Shawn Zajas  09:57 

so I wanted to interrupt you there so many times. I because the audience needs to know, I, I’ve been in the dental industry. I mean, loosely since I was 14, you know, I was going to dental shows with my dad. And I’ve interacted with a lot of dental professionals, namely dentists. And when I met you, you had one of the sharpest intellects of any of the people, I’ve met Chad. Oh, that’s nice. So just for the audience to know. But then it’s fascinating what you shared because I love this idea of identity. And I didn’t identify myself as a really smart person. Originally, you had maybe some social or emotional IQ that was or EQ that was really high, and you weren’t as confident in the IQ. And then all of a sudden, like, I almost see you as an artist, this fusion of like a creative, that’s very gifted, at the same exact, I’m sure you have to work hard at certain things like I don’t want to take that away from you, your your diligence. But I also feel like you have these these gifts and talents that are very unique, which I think is even led to why it is that you will even so sorry. So the backup for innovation in dentistry. But this isn’t about technological innovation. Thank God, no, it’s not about clinical innovation, because it couldn’t come from me, I’m not a clinician. It is all about the mindsets and belief sets that we have, correct, empower us to want to pioneer and step out and make dentistry better. And you did that from like clinical dentists, which is more than enough to all of a sudden, I want to be part of a tribe and I want to start leading and podcasting what happened there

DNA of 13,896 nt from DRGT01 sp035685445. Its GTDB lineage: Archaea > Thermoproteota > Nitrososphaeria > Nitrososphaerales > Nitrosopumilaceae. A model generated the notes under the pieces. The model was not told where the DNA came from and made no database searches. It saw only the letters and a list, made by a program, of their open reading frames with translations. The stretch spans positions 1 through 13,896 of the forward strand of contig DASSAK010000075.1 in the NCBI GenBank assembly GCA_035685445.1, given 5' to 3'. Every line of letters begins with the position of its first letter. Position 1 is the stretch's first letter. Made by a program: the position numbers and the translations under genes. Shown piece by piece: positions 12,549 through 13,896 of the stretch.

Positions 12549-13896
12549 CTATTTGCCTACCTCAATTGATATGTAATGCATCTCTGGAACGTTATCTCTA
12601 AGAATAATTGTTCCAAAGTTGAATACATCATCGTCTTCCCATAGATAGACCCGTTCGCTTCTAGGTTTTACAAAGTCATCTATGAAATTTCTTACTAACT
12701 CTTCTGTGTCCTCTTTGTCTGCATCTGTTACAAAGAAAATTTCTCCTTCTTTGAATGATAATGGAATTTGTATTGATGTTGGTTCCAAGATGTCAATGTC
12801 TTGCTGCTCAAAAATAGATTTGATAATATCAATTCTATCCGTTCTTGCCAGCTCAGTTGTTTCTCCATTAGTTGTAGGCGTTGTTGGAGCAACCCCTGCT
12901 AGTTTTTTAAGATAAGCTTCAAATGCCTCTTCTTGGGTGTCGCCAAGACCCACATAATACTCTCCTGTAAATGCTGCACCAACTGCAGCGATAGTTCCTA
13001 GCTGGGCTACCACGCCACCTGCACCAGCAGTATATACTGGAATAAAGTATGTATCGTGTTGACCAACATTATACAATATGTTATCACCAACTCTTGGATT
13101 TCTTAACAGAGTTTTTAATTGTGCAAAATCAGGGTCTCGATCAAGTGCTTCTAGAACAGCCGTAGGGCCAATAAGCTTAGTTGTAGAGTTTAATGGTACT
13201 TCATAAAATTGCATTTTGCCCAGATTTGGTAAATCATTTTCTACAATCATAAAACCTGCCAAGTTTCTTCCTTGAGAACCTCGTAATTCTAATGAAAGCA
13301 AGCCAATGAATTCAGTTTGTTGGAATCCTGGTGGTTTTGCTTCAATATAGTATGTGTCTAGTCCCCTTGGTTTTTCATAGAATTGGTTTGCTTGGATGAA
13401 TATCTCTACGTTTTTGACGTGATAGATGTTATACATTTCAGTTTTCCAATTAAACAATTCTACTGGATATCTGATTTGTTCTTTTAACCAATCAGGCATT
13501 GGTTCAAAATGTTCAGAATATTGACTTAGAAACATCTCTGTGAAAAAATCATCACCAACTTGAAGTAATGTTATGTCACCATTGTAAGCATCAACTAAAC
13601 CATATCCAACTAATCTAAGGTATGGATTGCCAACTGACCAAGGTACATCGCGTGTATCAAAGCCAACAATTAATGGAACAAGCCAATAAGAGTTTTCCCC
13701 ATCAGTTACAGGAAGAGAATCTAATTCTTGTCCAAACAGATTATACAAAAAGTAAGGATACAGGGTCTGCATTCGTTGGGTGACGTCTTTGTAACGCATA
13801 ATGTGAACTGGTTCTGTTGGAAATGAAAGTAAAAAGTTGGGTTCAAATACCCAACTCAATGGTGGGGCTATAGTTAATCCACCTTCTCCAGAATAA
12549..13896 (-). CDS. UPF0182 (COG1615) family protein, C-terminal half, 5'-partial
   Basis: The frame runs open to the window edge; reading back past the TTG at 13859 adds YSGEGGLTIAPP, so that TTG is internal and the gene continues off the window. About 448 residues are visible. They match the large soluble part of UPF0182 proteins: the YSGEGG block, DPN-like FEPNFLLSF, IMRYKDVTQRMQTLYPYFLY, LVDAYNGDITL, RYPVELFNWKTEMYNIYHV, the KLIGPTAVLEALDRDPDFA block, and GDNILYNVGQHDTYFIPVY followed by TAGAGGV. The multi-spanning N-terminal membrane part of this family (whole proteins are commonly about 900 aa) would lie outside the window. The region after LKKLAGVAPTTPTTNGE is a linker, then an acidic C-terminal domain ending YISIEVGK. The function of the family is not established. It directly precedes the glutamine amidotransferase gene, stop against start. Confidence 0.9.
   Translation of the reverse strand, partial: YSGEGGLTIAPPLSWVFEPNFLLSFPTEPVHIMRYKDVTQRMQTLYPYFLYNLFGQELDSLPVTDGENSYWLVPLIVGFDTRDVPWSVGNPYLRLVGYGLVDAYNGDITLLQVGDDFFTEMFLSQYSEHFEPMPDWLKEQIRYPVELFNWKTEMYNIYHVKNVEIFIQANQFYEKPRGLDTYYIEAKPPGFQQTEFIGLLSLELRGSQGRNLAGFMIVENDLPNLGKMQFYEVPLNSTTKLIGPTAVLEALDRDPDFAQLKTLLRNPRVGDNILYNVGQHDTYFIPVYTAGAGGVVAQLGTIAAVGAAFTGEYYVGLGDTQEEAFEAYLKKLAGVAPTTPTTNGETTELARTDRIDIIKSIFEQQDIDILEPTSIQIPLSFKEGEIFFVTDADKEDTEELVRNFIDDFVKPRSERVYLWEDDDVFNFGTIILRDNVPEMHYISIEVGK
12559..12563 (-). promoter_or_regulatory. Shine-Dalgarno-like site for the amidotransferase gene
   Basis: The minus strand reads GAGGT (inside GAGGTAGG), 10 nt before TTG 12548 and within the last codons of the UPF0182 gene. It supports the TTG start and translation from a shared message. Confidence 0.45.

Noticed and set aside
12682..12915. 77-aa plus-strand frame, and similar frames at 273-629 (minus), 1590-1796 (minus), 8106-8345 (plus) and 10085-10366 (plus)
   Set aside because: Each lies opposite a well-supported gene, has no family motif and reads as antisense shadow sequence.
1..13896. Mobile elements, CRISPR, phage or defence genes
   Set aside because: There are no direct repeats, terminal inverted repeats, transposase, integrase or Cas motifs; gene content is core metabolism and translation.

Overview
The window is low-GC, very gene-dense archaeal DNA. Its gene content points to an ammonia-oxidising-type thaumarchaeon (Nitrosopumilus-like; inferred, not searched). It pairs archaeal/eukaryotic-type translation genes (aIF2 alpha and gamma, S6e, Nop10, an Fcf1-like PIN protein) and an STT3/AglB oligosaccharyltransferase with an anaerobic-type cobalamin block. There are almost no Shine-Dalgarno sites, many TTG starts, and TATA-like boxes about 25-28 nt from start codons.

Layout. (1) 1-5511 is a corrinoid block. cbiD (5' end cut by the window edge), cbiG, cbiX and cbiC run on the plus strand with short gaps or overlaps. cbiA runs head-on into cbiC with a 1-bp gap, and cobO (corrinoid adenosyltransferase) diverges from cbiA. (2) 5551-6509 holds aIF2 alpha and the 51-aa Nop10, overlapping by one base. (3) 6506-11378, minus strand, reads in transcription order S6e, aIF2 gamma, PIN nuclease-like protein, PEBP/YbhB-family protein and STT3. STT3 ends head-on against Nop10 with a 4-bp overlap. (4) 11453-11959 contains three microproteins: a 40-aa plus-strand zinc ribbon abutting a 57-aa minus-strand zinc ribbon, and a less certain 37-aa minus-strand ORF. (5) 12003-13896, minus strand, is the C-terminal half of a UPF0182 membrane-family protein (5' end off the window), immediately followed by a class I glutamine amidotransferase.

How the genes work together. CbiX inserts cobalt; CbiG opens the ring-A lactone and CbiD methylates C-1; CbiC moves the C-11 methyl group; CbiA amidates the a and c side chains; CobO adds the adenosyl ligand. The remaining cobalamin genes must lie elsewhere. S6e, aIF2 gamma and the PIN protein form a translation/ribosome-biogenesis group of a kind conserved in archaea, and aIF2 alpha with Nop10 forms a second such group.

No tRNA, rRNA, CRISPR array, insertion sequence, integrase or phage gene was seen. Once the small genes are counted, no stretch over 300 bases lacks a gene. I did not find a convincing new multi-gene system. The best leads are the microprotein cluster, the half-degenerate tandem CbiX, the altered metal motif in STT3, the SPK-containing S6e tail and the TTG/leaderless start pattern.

Chad Johnson  11:46